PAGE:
Corporate Social Responsibility in the Landscape Industry - 1.0 PDH (LA CES/HSW)
- Non-member - $50
- Member - $40
- Student Member - Free!
- Associate Member - $30
How Manufacturers (That We Specify and End Users Rely On) Find Balance between People, Planet, and Profit to Achieve Sustainability
Landscape architecture strives to design an outdoor experience for the end-user while implementing sustainable measures to reduce or eliminate resource consumption. The more we study, implement, and validate sustainable design, the more we realize the interconnectivity of these elements not only within the site, but with society and the world around us.
Water conservation in irrigation has always been a tenet of sustainability, but it also plays an integral role in heat island reduction, stormwater management, carbon sequestration, and equitable spaces. However, the impacts of manufactured products that we as practitioners specify are often overlooked and influence sustainability beyond the project boundaries as much as the design does within.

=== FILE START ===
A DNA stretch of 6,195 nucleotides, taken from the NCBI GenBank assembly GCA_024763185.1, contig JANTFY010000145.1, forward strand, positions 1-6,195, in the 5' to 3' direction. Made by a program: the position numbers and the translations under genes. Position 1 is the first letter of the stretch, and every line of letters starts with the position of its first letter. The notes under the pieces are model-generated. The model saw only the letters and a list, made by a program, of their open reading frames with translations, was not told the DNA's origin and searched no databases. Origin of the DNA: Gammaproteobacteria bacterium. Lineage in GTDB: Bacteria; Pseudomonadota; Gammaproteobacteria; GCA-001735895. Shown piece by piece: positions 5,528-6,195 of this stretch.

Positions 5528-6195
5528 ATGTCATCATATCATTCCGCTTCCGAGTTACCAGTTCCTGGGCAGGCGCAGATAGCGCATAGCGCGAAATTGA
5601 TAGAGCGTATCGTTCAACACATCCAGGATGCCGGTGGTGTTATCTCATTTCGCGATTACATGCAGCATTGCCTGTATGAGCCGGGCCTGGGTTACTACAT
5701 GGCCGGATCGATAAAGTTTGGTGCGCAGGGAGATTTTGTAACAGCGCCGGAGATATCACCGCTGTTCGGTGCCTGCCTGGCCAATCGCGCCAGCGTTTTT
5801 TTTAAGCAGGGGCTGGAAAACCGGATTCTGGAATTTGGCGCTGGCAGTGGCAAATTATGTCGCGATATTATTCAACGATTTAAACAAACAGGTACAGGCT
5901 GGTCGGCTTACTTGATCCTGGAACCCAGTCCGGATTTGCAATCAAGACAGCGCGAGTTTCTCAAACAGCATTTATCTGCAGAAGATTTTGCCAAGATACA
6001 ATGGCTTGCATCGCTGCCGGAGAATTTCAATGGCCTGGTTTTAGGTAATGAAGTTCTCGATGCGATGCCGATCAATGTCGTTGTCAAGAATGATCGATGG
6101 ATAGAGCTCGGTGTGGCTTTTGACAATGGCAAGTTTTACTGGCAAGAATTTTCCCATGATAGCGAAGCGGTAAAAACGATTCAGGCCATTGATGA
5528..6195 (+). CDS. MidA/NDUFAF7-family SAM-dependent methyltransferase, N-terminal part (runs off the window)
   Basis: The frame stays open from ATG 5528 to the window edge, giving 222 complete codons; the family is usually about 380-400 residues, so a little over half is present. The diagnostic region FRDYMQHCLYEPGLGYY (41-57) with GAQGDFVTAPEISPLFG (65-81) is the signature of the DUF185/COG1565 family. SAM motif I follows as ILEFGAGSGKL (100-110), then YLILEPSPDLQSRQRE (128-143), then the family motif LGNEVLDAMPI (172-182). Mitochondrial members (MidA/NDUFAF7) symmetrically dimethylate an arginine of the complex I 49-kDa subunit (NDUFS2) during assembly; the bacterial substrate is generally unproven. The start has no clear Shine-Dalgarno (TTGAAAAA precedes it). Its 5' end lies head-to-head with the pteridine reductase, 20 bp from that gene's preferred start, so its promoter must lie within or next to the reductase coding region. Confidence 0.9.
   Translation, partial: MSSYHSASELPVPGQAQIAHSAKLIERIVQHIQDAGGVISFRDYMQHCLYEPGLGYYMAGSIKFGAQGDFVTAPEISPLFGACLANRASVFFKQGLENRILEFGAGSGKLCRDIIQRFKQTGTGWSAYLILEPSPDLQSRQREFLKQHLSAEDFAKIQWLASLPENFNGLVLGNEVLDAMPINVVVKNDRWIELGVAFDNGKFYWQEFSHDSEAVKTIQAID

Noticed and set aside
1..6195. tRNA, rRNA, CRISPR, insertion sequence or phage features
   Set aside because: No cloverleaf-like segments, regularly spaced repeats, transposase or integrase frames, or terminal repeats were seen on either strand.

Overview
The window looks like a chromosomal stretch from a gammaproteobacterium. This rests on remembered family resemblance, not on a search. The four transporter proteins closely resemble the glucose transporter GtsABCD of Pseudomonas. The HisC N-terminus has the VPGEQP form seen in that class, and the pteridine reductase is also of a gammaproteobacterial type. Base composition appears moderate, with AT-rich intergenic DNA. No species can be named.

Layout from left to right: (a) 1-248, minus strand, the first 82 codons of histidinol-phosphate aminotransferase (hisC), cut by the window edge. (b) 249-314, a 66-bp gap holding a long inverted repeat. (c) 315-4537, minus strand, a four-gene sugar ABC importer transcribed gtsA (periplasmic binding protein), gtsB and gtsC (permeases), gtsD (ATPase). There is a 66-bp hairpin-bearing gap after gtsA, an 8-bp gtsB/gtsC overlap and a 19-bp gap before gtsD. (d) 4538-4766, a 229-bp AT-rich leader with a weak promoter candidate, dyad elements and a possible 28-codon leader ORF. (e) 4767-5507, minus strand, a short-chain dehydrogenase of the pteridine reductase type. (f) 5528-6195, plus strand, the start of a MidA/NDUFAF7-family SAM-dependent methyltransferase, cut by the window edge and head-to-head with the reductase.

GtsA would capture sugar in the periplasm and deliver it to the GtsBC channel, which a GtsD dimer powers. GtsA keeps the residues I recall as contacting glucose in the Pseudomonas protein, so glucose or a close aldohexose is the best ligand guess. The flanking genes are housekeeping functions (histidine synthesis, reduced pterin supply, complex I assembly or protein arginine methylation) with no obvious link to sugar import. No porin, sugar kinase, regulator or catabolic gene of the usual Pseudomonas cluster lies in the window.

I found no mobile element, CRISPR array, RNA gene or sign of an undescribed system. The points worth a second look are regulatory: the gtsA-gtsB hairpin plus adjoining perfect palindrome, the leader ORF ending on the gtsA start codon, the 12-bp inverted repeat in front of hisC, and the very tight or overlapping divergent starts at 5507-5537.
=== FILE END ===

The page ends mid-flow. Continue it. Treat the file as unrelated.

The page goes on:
Through the context of landscape irrigation, we present an inside look at how a major landscape product manufacturer (Hunter Industries) uses their metric of Corporate Social Responsibility (CSR) in the production of irrigation infrastructure and why it matters to specifiers and end-users. We conclude our presentation with a major water purveyor in a drought-stricken region (Southern Nevada Water Authority) discussing why water conservation, sustainability, and CSR in irrigation are important to them.
Hosted by ASLA's Water Conservation Professional Practice Network (PPN)
- Understand the interconnectivity of water conservation with other landscape architecture and sustainable design principles.
- Learn from a leading water conservation industry manufacturer on how they view Corporate Social Responsibility (CSR) through energy efficiency, material use, and waste management to help you make sustainable choices in specifications and design.
- Think of questions for future projects to ask manufacturers such as community outreach, charitable contribution, and corporate culture when considering water conservation and other sustainable design goals.
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